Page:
The changing character of the conflicts during the twentieth century and the role decision makers played had a very significant influence on the goals and strategies of Western militaries. As conflicts and missions became more complex, so did the strategic objectives and goals. In the end, it was the civilian leadership that decided how to conduct military operations, thereby deciding strategy as well. The strategic influence therefore resulted in major change in the ability of Western militaries to conduct operations successfully.

Technology

The second major contributing factor to military change during the twentieth century was technology. The century witnessed some very sophisticated military innovations such as the tank and the airplane. However, innovations like these do not automatically lead to military change;[31] this is only the case when new technology also leads to a shift in tactics, doctrine and/or organization.[32] Tanks and aircraft in Germany provide a good example. Both were developed and deployed during the First World War as tactical innovations, but did not cause significant military change at the operational or strategic level. The combination of mechanized units and aircraft in the Blitzkrieg doctrine however meant a significant change in tactics, doctrine and organization for the German army. The next part of the essay will look more closely at how technology influenced military change, especially during the second half of the twentieth century.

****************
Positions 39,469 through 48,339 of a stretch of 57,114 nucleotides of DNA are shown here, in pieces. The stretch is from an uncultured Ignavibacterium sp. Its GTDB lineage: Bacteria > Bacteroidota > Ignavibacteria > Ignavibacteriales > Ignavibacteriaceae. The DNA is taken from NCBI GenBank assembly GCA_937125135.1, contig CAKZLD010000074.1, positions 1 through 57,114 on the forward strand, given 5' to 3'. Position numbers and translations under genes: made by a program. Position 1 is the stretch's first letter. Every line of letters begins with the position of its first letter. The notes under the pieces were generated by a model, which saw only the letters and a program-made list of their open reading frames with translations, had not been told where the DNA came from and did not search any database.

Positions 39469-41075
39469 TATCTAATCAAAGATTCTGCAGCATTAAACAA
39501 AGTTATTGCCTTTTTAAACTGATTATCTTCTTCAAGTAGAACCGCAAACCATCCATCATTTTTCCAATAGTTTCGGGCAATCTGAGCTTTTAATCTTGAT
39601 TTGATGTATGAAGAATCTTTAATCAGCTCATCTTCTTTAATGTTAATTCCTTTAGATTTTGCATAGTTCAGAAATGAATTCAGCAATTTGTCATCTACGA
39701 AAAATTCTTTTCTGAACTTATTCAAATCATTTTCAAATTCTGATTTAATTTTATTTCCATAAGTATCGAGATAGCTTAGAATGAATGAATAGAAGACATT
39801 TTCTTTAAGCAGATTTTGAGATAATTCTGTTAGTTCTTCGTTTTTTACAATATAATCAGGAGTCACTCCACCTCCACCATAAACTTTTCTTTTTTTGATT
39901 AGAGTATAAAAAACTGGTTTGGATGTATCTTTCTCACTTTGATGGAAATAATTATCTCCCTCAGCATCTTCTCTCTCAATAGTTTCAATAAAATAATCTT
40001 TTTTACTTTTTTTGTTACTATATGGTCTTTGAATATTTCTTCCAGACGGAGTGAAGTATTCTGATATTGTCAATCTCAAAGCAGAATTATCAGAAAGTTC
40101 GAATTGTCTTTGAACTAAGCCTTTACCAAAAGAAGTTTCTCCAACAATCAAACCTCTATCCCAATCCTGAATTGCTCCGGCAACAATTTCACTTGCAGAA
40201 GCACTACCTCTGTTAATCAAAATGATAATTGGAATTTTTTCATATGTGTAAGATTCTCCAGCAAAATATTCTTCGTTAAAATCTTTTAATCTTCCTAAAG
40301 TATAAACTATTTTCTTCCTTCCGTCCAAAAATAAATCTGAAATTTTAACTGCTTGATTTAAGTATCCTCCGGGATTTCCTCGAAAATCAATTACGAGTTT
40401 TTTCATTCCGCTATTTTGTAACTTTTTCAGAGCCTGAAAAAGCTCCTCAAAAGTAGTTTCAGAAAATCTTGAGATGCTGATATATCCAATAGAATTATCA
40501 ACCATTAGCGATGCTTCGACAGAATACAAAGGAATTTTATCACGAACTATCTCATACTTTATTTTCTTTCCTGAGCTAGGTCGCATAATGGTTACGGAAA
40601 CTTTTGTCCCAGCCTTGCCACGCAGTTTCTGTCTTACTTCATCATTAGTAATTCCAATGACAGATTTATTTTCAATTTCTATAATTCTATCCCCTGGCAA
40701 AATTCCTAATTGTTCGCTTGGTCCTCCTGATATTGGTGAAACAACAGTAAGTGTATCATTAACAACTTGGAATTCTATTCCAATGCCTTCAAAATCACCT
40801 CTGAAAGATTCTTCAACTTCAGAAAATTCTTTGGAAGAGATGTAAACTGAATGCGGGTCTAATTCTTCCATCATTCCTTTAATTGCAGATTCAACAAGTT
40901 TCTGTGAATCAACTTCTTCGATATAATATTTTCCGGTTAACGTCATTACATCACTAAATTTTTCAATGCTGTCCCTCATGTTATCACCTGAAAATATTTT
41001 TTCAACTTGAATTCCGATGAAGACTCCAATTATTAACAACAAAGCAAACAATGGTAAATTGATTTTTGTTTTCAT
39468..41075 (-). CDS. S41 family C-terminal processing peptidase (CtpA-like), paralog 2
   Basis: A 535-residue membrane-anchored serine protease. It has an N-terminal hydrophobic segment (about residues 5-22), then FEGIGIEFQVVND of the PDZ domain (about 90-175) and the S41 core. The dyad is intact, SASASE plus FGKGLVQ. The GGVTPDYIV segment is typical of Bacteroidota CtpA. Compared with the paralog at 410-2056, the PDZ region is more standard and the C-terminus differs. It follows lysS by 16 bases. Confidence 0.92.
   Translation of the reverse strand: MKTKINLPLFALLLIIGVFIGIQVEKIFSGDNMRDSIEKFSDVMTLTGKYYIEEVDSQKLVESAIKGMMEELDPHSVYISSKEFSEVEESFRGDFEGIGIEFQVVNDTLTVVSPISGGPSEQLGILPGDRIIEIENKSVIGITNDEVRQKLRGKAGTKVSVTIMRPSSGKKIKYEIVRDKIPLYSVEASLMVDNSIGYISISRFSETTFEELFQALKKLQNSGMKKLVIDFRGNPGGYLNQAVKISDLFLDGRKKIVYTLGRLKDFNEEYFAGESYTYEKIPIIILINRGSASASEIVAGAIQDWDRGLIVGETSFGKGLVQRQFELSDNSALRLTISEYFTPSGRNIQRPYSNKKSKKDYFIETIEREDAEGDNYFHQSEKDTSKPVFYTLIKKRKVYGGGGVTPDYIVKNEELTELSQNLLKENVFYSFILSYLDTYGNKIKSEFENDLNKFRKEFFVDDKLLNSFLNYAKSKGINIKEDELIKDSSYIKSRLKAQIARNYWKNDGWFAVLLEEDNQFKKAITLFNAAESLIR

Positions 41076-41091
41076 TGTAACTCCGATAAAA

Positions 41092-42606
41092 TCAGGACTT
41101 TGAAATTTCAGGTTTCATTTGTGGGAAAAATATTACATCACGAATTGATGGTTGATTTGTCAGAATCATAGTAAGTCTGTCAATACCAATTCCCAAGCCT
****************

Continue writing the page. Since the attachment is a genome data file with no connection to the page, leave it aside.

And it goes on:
From the Second World War onwards, there was a greater emphasis on the use of advanced technology in warfare. This led to a doctrinal focus on mechanized warfare and manoeuvre. The focus found its origins in the fact that it was exactly this type of warfare that had led to the Allied victory over Germany and Japan.[33] Moreover, the drive towards new and more complex military technology continued even after the war was over as Soviet conventional forces started to pose a new threat.[34] For this reason most Western nations kept their focus on the conventional way of war. Although there were few exceptions, this technological and doctrinal bias caused Western militaries to fight several unconventional conflicts in a conventional way.[35] One of the most well known examples of the twentieth century is the conflict in Vietnam. The U.S. Army’s efforts in trying to win the war by large search-and-destroy operations were unsuited for a conflict which was largely fought among the population.